The Journal of Japanese Studies



Gregory W. Noble
Let a Hundred Channels Contend:
Technological Change, Political Opening, and
Bureaucratic Priorities in Japanese Television Broadcasting

In the mid-1990s, the cozy oligopoly and restrictive regulatory system governing Japanese television broadcasting gave way to an influx of new channels and programmers, including Rupert Murdoch, Time-Warner, and other foreigners. The confluence of rapid technological change, interministerial competition, and partial political opening caused the Ministry of Posts and Telecommunications to reorder its priorities. The ministry retained significant discretionary influence over the allocation of licenses, standard setting, and technology promotion, but crafted a more competitive and transparent regulatory process. The Japanese broadcasting case suggests that technological advances may prod even conservative ministries motivated largely by bureaucratic self-interest to incorporate market opening in their regulatory strategies.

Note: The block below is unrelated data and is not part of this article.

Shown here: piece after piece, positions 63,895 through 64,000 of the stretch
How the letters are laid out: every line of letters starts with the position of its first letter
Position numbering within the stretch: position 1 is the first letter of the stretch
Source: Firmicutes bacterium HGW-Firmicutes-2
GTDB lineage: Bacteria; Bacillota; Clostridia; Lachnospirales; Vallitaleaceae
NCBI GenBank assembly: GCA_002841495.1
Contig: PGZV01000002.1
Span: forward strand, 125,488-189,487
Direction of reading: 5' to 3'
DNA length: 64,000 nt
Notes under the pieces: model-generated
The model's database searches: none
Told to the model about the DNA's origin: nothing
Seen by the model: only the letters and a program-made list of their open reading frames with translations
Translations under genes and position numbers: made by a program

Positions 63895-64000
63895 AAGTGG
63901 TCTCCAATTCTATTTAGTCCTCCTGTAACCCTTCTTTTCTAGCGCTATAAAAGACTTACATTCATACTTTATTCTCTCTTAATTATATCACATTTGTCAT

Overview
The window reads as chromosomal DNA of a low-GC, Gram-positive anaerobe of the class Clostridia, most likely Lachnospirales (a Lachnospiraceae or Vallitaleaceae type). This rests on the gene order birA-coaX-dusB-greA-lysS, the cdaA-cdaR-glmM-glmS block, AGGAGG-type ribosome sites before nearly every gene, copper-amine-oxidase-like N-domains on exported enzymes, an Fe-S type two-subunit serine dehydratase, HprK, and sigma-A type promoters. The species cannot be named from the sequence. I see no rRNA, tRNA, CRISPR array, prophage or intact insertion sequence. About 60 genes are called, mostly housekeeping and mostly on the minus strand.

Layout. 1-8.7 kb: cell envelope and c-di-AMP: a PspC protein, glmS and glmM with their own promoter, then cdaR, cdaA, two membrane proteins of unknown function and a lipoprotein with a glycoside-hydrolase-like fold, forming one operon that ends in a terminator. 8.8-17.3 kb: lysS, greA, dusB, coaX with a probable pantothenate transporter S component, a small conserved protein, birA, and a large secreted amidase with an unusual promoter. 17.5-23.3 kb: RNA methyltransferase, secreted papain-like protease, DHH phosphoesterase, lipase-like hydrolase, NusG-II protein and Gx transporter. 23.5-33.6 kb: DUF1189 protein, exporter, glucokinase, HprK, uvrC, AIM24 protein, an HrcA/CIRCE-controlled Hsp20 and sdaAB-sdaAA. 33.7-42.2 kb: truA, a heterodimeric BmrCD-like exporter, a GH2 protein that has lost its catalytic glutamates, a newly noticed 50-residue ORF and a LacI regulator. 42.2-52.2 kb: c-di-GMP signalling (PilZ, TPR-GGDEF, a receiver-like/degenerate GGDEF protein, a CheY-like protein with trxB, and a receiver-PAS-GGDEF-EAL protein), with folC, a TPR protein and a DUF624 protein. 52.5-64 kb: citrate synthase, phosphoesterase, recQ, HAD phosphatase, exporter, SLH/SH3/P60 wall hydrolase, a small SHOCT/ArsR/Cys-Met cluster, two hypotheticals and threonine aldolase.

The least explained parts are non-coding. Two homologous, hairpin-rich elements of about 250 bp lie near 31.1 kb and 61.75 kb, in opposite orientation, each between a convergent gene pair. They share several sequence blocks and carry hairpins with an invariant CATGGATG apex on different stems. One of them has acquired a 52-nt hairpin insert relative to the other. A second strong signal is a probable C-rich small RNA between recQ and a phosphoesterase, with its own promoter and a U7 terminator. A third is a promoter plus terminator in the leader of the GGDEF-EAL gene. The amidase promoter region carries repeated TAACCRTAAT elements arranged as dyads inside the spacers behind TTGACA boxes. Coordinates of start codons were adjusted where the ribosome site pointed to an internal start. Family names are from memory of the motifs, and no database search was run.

Volume 26, Number 1 (Winter 2000)
İ 2000 Society for Japanese Studies

Marie Anchordoguy and Kevin M. Doak, Coeditors     Martha L. Walsh, Managing Editor
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